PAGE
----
A sturdy tripod is your best friend when photographing moving water. You need a stable platform for your camera so that you can use a long exposure to accentuate the feeling of flowing water.
Soft, even light is best for this type of shot. You want to avoid splotchy sunlight that can create extreme contrast of highlights and shadows. So early morning or late afternoon, or a cloudy day work well.
With your camera on Aperture Priority, use a low ISO of 100, and set the aperture to about f/22. That will provide a relatively show shutter speed, which is the secret to creating soft flowing water shots. I am often asked what shutter speed is best, and the answer is "that depends." If the water is flowing slowly, a longer shutter speed of a few seconds might be needed to show the flow. If it is a fast-moving stream, a shorter shutter speed of 1/4 to 1/2 second will work well. It is best to try several different shutter speeds to see what works best. If you cannot get a slow enough shutter speed to achieve the look you want, use a polarizing filter or a neutral density filter to reduce the amount of light coming through the lens. A polarizer will cut light transmission by about 2.5 stops. Neutral density filters come in a variety of strengths from about 3 stops to 10 stops and reduce the amount of light being transmitted even more.
How soft you want the water to look is a matter of personal taste. Experiment each time you are out photographing water, and take many shots at different shutter speeds to guarantee that you will get the look you want.
When leading groups, I teach a variety of techniques, depending on the situation and the speed of the water. We will be working with these techniques at the upcoming Smokies trip, and the Iceland trip coming up August 4 - 14. Still a couple of spaces left on the Iceland trip, and the Early Bird discount has been extended through April 30. Details here http://awakethelight.com/iceland-summer/
2 seconds at f/32, ISO 100. Canon 70-200mm f/4L IS lens set to 70mm on Canon 5D Mark III body. Gitzo tripod with Really Right Stuff ballhead and Wimberley Sidekick.
TODAY'S QUOTE: "In the confrontation between the stream and the rock, the stream always wins. Not by strength but by perseverance." --H. Jackson Brown
Friday, April 7, 2017
It is Spring, which means it is time to return to the Great Smoky Mountains National Park for the magnificent display of wildflowers. At this time of year the flowers are everywhere, including trillium shown here. This is a Painted Trillium which is fairly rare in the park. They are small and delicate, bloom quickly in the spring, and then are gone until the next year.
Observing the flow of the seasons, and seeing the returning species from year to year are some of the many joys of being a nature and wildlife photographer.
Often when photographing flowers it is fun to look for an unusual angle, or try a creative technique. But for this trillium, with its perfect shape and lovely "painted" magenta tones near the center, a straighforward view worked well. Sometimes simple is better.
With flowers, soft even lighting is often my preference. I look for blooms in open shade, and if everything is in full sun I will often position myself to cast my shadow across the flower in order to eliminate any harsh shadows or blown out highlights.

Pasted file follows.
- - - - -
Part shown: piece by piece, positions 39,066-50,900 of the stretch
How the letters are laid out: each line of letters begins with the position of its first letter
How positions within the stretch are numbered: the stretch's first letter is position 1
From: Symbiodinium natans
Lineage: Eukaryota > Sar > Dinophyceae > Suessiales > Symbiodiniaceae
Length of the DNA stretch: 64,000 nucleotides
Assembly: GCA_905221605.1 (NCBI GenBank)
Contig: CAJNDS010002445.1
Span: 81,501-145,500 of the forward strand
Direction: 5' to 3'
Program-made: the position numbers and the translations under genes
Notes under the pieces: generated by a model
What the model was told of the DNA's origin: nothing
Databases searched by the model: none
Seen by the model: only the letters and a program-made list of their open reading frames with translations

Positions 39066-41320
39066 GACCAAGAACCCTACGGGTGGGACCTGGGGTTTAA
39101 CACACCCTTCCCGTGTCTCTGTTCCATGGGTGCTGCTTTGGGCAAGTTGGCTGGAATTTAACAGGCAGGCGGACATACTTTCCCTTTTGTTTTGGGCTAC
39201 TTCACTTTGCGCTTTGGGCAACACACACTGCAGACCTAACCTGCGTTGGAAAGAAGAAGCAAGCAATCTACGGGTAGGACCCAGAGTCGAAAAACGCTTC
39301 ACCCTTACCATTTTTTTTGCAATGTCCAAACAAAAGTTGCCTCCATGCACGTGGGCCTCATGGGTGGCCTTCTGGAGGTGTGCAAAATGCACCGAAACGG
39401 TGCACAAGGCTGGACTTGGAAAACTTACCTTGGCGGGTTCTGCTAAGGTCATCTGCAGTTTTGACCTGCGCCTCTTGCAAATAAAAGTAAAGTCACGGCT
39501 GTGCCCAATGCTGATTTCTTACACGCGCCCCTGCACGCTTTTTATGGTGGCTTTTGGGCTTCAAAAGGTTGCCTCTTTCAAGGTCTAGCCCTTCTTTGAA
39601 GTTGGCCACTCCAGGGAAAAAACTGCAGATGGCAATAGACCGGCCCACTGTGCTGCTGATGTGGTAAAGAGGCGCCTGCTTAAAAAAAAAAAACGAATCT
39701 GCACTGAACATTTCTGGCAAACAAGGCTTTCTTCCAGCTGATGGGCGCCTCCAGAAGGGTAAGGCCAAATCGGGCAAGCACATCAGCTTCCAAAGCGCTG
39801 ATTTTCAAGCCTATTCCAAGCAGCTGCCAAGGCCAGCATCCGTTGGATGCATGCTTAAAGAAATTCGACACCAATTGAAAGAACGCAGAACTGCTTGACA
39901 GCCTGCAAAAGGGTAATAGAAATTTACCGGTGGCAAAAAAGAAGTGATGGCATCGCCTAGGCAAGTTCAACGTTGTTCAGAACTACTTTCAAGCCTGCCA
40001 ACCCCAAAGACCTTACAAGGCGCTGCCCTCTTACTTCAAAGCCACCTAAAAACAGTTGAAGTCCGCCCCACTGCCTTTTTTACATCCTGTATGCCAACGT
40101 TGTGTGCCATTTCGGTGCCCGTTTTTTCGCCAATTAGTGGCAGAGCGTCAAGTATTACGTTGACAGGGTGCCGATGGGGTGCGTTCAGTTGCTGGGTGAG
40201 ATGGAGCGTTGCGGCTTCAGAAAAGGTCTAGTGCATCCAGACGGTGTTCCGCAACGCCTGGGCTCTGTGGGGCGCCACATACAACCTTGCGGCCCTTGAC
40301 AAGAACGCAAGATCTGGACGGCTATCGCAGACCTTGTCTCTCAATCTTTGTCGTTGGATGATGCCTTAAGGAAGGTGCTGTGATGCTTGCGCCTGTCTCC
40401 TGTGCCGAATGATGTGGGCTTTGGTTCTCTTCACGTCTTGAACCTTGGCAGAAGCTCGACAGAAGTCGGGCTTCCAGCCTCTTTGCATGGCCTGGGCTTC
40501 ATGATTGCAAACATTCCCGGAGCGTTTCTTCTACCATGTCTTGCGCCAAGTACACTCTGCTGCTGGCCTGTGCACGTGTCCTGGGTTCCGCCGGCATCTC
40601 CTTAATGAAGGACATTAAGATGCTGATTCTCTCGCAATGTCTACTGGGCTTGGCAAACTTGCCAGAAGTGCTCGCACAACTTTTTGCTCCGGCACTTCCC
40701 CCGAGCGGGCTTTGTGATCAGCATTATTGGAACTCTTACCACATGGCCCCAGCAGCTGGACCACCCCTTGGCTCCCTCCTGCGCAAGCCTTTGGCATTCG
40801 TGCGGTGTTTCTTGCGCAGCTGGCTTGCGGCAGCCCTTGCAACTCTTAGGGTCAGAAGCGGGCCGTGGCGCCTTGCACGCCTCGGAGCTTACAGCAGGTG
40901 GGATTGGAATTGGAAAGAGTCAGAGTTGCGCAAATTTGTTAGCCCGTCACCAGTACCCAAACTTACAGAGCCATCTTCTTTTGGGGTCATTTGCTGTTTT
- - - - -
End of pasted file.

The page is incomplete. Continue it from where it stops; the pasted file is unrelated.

1/400 sec., f/5, ISO 400. Canon 5D Mark III body with Canon 100mm f/2.8 macro lens. Handheld.
TODAY'S QUOTE: "Art is the unceasing effort to compete with the beauty of flowers - and never succeeding." --Gian Carlo Menotti
Sunday, April 2, 2017
Abstracts are a great way to get in touch with your artistic side. You can find abstract images everywhere, from your own backyard to exotic places around the world. Abstracts are all around us. Just look for line, shape, color, or form in the normal things you see everyday.
This shot is about as simple as it gets, but a very powerful composition. Just one color, a triangle in the middle, a horizontal line running across the bottom, and a vertical line running through the center of the triangle.
Abstracts speak for themselves, and the viewer does not have to recognize the subject. The image just needs to be visually arresting.
So how do you spot good abstract subjects? Practice, practice, practice! This image was found when looking at old boats in Maine. Here is the scene.
When out shooting, take your time, look at everything before you, and then narrow your view as you search for small components that could be isolated to become an appealing abstract image.
I would like to thank the members of the Harrisburg, Pennsylvania Camera Club for inviting me to speak on Abstracts at their 7th Annual Light and Creativity Photo Workshop held this past weekend. It was a wonderful and well-run event. They were a very welcoming and attentive group and it was a great privilege and a pleasure to meet so many people. My thanks to everyone for making it such a special day!
IMPORTANT NOTE: The Early Bird discount on the "Iceland - Endless Light" photo tour ends at midnight on April 3. Just make contact before then via email or phone to lock in your discount. So if you have been thinking about it, now is the time to contact me with questions or for more information. Limit 8, and there are only 4 spaces left. The trip runs August 4 - 14. Details here http://awakethelight.com/iceland-summer/